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Utilizing central forced air in fan only mode for ductless heat pump whole house air circulation?

Nicholas Laskovski | Posted in General Questions on

I’ve recently added a Mitsubishi Mini-Split (MSZ-FH18NA2) to our old (1870s) but decently renovated and well insulated 1800 sq ft. house (1100 1st floor, 700 upstairs) Sometime in the late 80s, a forced hot air oil furnace and duct work were installed. All things considered, our house layout is relatively well situated for a heat pump, but as with most retrofits, cold air pockets are going to exist, particularly in the bathrooms and furthest upstair bedrooms. The ductwork from the existing furnace, was actually done well and has good reach throughout the house with intelligent placement of returns, allowing for excellent whole house air circulation. Ductwork was partially rebuilt during the renovation by previous owners 10 years ago. We also have a wood stove which has the ability to heat our whole house, although constant wood loading is required. With the addition of the heatpump, I’m tempted to remove the old furnance, but I will not – at least not until I’ve fully vetted the heatpump – and for multiple other reasons, like one, it still works, and two, redundancy. But, I also have the mindset that I will try to run the oil beast as little as possible, all but for maintenance to keep the thing ready to go for whatever reason (heat pump breaks, selling the house, burning oil somehow ends up being good for the environment?).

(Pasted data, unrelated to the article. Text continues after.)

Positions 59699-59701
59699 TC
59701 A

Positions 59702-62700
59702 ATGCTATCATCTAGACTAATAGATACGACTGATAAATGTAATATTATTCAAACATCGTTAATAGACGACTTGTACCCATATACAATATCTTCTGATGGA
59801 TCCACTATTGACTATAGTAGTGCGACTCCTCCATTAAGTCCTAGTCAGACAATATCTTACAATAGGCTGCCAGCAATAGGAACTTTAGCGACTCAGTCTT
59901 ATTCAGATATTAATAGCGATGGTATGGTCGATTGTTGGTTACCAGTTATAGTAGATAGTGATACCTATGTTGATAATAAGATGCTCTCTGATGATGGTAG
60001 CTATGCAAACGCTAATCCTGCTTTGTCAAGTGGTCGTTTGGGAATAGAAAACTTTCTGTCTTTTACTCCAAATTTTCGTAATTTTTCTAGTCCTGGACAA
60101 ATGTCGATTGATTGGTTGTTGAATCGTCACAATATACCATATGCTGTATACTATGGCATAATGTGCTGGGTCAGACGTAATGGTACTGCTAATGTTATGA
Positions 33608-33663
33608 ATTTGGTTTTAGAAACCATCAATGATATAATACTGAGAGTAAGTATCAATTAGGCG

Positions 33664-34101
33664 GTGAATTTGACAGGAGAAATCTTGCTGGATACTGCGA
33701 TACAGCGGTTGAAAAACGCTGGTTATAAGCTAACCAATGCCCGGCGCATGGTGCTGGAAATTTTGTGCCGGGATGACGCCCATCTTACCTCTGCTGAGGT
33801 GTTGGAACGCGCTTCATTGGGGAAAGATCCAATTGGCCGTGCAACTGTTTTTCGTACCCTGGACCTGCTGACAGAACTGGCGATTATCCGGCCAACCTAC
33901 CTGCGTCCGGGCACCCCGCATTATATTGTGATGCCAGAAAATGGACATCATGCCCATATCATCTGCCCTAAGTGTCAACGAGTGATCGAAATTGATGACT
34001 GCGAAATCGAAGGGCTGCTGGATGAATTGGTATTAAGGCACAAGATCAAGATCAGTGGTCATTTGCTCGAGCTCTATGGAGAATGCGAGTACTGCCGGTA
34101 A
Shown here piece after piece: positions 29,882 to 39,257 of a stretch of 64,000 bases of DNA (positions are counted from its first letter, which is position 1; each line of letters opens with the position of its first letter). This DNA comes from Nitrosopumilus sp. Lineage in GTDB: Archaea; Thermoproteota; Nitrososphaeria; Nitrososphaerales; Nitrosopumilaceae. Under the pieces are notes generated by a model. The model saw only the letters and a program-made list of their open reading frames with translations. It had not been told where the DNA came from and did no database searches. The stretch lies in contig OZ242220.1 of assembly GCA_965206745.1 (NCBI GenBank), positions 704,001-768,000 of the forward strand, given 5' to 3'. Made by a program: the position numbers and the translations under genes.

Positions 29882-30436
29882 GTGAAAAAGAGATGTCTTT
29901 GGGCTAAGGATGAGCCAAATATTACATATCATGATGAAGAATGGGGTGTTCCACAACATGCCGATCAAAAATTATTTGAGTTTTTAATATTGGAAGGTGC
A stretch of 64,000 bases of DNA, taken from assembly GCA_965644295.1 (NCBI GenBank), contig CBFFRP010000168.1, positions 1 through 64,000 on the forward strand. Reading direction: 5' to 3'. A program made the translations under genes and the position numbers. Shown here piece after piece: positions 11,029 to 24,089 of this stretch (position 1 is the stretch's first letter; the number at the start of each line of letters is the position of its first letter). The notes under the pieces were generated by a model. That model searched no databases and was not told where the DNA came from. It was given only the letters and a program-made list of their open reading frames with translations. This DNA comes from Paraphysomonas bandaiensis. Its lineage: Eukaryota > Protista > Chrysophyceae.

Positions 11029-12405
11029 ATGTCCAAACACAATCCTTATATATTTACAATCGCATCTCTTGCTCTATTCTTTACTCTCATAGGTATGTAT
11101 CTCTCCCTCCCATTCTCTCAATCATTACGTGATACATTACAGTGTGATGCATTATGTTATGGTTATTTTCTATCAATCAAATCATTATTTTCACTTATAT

I’d like to trick my furnace thermostat into turning on the blower only, no heat. The reason, take advantage of existing duct work to take the warm air from the heat pump and circulate it to the cold pockets, then turning off when temperature stabilizes. My furnace does not have a fan only mode, and my thermostat only has two wires. Currently the blower only turns on when the heat comes on. Technically I can swap some wires around (on both the furnace and the thermostat) but I don’t just want the option to turn the fan on manually, I also want the auto fan kicking on when the temp. drops. I do also like the idea of being able to turn the fan on as needed just for the sake of circulating air during other times of the year, indoor air filtration, etc.

Beyond just the technical ability is it a bad idea? I understand the additional air circulation will increase electrical use, both from the furnace fan and from the heat pump working harder but I have a solar system which is currently generating excess and I need to find decent ways to use up electricity.

Am I complicating matters?

Thanks,
Old/New House Technology Melting Pot Redundant Efficiency Cheapskate

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Replies

  1. Expert Member
    Dana Dorsett | | #1

    The heating efficiency of moving 72F air into a 62F room with an air handler is pretty lousy, due to the low temperature difference. It makes sense with a furnace since it's taking in 65F and delivering 115-135F air (a 50F or greater temperature difference), but the amount of electricity used by the air handler might not even make up for the heat load of the air-handler induced infiltration.